Now parts of the development are nearing completion, we get an influx of estate agents with their stupid pennants fluttering outside their "marketing suites". Of course they had some bad news too: in March 2016, well before the EU referendum, demand for the sky-high-priced flats (aka safety deposit boxes in the sky) fell back and prices slumped by 20 per cent and more. Demand is said to have recovered a bit since then due to the weaker pound, but it's still far from the 2015 level.

And this week there's further damning news about this place, again reported in the Standard: the developers now want to cut the number of "affordable" flats from 636 to 389, just 9 per cent of the total. This is because their profit expectations have fallen and they need to prop them up - presumably to keep shareholders happy.

They say the other 250 affordable properties could still be built later on - depending on the future state of the market.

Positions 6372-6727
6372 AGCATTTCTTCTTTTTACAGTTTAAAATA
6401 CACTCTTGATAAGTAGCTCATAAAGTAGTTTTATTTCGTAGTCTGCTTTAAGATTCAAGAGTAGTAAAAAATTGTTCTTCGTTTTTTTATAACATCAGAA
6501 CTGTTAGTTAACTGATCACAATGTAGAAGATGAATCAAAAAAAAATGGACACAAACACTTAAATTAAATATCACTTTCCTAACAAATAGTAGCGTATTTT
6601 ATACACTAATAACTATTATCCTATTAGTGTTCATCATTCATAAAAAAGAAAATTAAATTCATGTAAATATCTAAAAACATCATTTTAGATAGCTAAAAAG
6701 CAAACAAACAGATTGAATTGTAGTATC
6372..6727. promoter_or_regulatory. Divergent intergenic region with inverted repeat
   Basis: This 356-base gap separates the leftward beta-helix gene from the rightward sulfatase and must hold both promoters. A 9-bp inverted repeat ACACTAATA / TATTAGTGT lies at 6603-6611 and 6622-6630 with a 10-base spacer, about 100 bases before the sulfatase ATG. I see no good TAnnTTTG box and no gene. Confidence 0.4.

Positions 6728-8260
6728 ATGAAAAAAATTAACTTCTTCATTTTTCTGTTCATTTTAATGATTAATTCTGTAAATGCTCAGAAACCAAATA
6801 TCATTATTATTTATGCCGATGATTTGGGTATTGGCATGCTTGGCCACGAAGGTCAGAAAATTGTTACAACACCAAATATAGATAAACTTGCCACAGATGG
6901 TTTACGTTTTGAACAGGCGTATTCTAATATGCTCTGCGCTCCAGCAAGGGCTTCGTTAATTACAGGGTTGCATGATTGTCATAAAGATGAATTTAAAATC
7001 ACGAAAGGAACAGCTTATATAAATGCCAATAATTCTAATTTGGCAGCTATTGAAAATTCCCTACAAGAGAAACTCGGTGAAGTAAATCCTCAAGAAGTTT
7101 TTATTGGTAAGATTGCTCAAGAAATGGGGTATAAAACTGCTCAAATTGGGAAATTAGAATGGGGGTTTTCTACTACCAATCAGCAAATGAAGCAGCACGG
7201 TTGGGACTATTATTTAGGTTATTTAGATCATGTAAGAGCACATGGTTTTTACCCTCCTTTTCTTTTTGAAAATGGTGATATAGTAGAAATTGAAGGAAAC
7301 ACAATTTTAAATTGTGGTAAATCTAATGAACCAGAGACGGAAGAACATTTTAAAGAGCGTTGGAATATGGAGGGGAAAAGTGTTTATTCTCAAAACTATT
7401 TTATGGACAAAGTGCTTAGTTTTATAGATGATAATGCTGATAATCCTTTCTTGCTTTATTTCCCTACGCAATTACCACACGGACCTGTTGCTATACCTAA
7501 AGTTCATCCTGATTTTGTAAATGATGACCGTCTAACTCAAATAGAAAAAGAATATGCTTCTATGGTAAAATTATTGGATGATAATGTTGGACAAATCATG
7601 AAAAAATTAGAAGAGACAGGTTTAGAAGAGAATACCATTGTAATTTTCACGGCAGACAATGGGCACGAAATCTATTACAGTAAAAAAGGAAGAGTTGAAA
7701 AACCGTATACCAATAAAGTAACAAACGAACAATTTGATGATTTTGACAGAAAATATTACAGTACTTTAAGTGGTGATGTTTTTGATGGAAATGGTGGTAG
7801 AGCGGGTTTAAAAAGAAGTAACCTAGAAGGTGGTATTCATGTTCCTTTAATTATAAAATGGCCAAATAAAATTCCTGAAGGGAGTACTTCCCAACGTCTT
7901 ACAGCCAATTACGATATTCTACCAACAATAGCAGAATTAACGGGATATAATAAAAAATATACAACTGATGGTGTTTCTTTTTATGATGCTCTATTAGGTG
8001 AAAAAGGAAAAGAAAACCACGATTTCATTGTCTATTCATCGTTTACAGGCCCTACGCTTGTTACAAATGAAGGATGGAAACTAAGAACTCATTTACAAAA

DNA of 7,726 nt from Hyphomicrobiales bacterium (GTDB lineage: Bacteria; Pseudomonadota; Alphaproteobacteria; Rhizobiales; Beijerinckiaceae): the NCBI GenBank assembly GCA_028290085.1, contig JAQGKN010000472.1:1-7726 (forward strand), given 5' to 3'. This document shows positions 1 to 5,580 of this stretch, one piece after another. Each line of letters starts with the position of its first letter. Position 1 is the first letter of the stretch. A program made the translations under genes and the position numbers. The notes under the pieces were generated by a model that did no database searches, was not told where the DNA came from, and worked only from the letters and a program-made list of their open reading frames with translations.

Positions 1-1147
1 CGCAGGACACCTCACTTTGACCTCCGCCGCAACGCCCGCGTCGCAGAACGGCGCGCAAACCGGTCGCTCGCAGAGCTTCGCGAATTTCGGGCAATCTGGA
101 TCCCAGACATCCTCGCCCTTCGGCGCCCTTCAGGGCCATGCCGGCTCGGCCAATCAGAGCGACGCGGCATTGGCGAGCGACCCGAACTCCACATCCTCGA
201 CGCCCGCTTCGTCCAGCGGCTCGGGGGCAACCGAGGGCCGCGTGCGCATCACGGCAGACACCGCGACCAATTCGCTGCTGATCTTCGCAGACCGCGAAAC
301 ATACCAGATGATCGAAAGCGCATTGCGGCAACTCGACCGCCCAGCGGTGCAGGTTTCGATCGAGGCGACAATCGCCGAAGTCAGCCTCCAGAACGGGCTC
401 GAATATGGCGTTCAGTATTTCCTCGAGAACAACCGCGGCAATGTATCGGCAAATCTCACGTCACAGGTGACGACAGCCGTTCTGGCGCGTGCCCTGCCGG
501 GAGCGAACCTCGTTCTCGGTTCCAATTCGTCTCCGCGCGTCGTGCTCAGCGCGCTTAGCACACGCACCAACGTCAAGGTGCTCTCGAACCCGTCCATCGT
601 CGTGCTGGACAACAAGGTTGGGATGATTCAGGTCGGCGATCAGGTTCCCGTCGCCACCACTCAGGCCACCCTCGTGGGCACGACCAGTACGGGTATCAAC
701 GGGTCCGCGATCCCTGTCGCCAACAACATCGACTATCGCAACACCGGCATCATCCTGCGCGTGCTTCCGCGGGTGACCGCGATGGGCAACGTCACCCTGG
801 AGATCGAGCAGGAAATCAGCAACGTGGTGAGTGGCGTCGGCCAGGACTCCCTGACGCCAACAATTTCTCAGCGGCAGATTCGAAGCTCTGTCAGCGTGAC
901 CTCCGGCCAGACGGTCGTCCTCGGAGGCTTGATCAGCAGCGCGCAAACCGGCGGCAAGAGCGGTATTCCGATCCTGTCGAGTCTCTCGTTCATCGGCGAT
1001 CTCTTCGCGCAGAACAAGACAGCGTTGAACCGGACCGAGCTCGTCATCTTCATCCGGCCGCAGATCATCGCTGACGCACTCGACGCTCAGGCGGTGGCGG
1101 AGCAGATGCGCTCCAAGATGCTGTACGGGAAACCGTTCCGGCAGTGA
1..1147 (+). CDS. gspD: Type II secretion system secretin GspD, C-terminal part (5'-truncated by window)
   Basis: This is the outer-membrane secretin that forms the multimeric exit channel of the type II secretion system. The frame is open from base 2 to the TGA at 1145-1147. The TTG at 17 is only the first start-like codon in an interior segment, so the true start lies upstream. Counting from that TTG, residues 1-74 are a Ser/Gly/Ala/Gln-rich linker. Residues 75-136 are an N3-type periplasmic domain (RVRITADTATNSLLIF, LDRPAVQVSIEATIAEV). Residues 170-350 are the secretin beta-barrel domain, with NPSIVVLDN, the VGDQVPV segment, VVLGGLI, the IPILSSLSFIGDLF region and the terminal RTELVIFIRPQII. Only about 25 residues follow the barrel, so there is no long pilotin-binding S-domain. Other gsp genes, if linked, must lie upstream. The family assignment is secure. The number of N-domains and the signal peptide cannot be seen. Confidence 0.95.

Meanwhile they are still using the fact they have rescued a crumbling national icon - Battersea Power Station - as justification for their greed. Well, they might have rebuilt the chimneys very nicely, but unfortunately the whole building is now walled in by such massive banks of apartment blocks that its impact on the surrounding urban environment is totally lost.

The building of high-rise residential towers has gained a painful new topicality since the Grenfell Tower  fire. Last week the people building and buying apartments in the new "luxury" developments were the target of an excoriating attack by novelist Will Self, on BBC Radio 4's A Point of View.

Self, who lives in the Stockwell area, was audibly trembling with rage throughout his 10-minute talk. But he never let the anger get the better of the precision of his speech. Architecture, he said, was unique among the arts in that it had a direct social impact - and thus a moral dimension.